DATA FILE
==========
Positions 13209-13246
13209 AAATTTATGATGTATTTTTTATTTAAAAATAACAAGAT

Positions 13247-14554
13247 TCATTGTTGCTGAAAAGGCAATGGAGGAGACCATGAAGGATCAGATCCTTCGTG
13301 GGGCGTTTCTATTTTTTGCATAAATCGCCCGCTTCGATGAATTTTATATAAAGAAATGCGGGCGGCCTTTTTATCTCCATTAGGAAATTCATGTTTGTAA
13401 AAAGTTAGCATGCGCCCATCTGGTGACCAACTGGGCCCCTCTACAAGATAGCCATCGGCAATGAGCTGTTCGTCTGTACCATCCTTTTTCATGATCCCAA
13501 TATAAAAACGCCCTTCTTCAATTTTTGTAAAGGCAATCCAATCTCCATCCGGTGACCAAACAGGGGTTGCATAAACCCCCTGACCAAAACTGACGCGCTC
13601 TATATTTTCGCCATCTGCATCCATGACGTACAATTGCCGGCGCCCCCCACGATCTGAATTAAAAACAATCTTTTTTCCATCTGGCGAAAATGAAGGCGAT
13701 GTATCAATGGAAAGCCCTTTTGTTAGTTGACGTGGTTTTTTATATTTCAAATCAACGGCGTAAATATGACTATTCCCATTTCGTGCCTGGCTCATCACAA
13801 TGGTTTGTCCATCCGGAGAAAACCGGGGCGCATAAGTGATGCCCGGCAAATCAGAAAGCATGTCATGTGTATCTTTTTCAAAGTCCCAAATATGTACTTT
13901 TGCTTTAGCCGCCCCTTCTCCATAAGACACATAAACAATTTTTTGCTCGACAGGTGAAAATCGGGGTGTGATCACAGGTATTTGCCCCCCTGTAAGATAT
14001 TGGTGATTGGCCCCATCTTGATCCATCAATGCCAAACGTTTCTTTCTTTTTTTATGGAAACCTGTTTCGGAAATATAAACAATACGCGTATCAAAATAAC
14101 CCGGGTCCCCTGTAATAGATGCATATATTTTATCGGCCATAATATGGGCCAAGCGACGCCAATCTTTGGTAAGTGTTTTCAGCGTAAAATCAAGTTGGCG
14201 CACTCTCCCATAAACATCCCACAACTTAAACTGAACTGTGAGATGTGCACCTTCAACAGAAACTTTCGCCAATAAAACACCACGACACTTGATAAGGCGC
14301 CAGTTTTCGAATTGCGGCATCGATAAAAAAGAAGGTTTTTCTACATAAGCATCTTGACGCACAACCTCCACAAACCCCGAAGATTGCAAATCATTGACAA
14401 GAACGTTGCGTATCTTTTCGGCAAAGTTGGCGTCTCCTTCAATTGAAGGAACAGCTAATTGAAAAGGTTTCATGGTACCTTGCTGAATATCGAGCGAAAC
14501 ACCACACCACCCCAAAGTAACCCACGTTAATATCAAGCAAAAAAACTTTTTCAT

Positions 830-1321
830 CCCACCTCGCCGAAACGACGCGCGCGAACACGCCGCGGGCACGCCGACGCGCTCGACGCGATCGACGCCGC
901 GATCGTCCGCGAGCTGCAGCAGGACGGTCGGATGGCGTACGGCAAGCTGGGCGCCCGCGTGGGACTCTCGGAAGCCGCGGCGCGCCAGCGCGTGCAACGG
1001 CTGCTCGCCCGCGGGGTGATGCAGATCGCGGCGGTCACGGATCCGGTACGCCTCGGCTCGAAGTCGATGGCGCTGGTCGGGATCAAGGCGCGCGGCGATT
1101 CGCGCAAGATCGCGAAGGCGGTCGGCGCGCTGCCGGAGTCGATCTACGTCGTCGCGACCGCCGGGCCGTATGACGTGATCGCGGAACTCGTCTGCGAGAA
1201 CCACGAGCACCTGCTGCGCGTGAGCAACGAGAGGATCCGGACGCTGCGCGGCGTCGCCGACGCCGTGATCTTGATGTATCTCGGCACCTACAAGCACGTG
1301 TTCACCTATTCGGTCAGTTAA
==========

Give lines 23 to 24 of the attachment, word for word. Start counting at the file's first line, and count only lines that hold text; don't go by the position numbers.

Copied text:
1201 CCACGAGCACCTGCTGCGCGTGAGCAACGAGAGGATCCGGACGCTGCGCGGCGTCGCCGACGCCGTGATCTTGATGTATCTCGGCACCTACAAGCACGTG
1301 TTCACCTATTCGGTCAGTTAA